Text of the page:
However, the argument of change is deeper than this; it is about the instrumental nature of friendship within today’s economy.  Hall and Winlow argue that today’s young people know less about each other than their predecessors did, and interact primarily through signifiers of consumption rather than production, with long-term relationships through work no longer being commonplace.  Although, as I have suggested, there is an element of nostalgia to these claims – friendships in the past were deeper and today’s social interactions are a “theatrical simulation of traditional forms of communality” (Winlow and Hall 2006: 186) – my aim here is not claim whether one form of social interaction or friendship is better, or to be longed for; I simply wish to consider whether or not two such different forms can realistically be posited.  Fellow drinkers in the pub, whether in the 1930s or the 1880s, did not necessarily work for the same company or in the same trade.  The community that existed and can be understood in terms of class was cemented through shared situations and practices, rather than strictly shared occupations or workplaces themselves, and such shared backgrounds are common amongst groups of drinkers today.  Moreover, although debates abound regarding the changing nature of work and leisure time in industrial and advanced deindustrialised economies, a holistic view of relationships, friendships and class as expounded by EP Thompson or Pierre Bourdieu (1984), for example, acknowledges the importance of practices that can broadly be considered consumption throughout, at the very least, the nineteenth and twentieth centuries.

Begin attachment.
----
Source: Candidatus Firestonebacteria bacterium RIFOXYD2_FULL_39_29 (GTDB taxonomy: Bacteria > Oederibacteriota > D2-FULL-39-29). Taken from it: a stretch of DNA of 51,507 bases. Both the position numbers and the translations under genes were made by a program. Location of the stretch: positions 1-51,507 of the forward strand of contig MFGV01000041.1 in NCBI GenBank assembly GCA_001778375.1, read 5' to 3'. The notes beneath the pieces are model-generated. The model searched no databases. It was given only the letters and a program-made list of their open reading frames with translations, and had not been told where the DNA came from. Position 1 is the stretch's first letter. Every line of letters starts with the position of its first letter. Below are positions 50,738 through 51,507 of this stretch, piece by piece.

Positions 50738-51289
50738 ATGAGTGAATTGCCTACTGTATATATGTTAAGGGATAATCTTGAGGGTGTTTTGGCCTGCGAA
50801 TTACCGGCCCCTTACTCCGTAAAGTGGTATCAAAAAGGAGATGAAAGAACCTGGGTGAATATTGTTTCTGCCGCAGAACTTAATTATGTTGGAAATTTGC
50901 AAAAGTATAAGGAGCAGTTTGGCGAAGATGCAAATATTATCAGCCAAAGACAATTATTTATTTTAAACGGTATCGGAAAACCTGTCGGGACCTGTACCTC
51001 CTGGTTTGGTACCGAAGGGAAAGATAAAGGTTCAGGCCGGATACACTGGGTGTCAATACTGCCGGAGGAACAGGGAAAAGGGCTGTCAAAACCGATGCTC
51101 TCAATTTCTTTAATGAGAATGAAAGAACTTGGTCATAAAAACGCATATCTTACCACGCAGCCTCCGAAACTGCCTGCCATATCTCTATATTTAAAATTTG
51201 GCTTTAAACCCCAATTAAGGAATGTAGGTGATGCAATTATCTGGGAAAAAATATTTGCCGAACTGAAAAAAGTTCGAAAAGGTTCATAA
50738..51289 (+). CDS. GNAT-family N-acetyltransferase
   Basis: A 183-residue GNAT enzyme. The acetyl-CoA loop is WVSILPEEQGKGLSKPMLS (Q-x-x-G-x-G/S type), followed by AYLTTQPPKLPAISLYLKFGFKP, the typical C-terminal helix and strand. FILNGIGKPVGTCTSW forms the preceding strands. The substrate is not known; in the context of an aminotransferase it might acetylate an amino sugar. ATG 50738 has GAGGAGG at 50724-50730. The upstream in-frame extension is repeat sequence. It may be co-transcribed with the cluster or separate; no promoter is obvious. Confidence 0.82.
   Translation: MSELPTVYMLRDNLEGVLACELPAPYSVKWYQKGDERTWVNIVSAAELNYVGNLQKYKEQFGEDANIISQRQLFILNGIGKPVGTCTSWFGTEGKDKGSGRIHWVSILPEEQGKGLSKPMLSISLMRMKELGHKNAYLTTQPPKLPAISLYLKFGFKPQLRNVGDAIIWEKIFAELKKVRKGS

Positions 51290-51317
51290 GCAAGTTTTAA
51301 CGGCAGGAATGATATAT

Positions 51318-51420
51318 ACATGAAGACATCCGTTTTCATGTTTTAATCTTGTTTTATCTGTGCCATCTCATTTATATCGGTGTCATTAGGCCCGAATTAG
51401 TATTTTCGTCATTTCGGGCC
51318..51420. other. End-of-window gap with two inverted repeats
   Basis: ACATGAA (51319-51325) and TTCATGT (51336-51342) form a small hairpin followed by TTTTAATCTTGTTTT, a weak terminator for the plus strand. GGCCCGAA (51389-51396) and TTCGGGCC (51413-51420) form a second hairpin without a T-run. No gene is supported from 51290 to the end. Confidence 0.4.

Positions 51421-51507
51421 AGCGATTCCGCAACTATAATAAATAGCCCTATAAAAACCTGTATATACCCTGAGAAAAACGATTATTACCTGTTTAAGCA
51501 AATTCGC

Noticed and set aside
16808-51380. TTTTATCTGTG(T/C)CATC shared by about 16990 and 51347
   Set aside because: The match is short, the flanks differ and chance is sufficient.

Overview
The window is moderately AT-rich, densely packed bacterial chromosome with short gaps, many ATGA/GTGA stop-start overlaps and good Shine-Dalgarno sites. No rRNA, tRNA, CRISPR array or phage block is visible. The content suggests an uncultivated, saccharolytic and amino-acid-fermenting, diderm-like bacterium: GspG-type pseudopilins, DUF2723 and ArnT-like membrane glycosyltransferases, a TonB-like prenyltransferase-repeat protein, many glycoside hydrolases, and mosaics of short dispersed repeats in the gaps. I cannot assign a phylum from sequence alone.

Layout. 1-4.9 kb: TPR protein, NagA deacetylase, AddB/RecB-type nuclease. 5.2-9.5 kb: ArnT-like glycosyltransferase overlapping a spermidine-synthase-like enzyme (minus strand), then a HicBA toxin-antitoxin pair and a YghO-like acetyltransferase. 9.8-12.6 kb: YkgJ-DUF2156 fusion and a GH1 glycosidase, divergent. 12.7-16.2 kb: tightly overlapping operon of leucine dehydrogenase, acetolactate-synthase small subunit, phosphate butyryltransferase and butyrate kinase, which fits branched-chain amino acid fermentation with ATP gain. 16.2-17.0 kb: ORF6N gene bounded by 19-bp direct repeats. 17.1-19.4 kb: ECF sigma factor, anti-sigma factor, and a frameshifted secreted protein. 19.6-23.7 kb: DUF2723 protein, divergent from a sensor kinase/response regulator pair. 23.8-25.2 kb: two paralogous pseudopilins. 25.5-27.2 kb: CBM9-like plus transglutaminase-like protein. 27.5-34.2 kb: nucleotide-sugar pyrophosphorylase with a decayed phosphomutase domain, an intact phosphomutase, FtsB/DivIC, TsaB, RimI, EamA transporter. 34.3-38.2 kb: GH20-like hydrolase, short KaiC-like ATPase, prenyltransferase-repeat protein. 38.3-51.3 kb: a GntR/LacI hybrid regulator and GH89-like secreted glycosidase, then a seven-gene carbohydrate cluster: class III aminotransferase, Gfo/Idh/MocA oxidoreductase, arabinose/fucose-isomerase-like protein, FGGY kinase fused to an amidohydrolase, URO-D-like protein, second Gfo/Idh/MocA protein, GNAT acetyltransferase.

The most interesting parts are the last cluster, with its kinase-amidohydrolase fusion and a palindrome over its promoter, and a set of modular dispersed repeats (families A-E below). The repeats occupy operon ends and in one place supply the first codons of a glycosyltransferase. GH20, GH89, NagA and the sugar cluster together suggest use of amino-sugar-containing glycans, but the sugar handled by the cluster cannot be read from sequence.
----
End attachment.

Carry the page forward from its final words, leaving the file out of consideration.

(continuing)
Of course, it could be argued that the nature of communities and the centrality of production relations meant that leisure in the pub was not so separated from work as it is today, in a ‘binge’ drinking culture where the aim is understood to be getting ‘annihilated’ (Griffin et al. 2009) – away from everyday relations and relationships, especially those related to work and family.  As Winlow and Hall (2009), following the pop song and the advertisement for the lager Carling, put it, drinkers are ‘living for the weekend’.  The paying of wages might be cited as one prime example of the way in which pub life was tied to work.  It cannot be denied that this practice at the very least has died out, more or less, but the apparently new opposition between drinking and work relates to the second, broader point of what is new regarding ‘binge’ drinking: drinkers’ motivations.  Do current ‘binge’ drinkers approach alcohol in a fundamentally different way to those from the past?